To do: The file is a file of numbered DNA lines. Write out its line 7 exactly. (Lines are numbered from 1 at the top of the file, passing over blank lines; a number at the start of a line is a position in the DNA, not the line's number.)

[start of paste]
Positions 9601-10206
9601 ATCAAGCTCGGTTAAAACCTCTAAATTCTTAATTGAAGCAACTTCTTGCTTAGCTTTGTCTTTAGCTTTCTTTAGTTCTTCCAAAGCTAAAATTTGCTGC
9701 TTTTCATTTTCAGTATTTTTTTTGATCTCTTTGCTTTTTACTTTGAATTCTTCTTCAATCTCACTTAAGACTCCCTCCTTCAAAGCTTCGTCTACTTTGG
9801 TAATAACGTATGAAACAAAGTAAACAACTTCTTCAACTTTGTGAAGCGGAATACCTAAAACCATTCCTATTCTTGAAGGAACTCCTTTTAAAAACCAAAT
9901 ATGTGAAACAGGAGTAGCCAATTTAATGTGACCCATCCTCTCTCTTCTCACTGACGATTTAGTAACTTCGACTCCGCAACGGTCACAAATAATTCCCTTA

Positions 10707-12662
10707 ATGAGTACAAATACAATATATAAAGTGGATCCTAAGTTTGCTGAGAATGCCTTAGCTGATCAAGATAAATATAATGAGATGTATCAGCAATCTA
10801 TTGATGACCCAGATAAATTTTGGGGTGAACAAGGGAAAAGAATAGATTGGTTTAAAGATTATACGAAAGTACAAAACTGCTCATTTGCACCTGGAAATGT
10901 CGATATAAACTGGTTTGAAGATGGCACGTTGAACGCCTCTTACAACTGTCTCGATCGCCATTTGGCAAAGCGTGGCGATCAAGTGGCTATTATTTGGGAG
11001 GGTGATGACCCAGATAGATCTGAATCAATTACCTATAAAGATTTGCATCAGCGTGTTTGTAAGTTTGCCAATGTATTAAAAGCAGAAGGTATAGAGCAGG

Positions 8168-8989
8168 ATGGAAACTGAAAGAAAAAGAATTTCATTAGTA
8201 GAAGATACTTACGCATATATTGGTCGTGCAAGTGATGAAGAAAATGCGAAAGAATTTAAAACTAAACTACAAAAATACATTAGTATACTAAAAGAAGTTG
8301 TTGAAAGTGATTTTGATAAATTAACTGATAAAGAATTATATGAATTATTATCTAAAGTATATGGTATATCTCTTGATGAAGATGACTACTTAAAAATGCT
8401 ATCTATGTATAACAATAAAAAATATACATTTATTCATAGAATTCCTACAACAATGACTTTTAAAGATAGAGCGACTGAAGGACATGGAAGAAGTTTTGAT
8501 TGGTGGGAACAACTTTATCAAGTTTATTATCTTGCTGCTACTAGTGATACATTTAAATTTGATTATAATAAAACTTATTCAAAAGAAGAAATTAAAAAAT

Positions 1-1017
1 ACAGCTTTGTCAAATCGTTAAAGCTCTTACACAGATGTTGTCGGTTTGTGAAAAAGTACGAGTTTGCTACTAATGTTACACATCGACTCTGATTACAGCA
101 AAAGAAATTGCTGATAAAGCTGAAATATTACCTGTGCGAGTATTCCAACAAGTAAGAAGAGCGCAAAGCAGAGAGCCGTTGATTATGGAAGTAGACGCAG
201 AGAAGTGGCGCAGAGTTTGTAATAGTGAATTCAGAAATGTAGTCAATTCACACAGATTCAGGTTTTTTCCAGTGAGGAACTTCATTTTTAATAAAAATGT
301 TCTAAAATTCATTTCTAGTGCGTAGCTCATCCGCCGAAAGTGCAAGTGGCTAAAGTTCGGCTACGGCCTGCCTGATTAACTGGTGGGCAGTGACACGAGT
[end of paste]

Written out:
10707 ATGAGTACAAATACAATATATAAAGTGGATCCTAAGTTTGCTGAGAATGCCTTAGCTGATCAAGATAAATATAATGAGATGTATCAGCAATCTA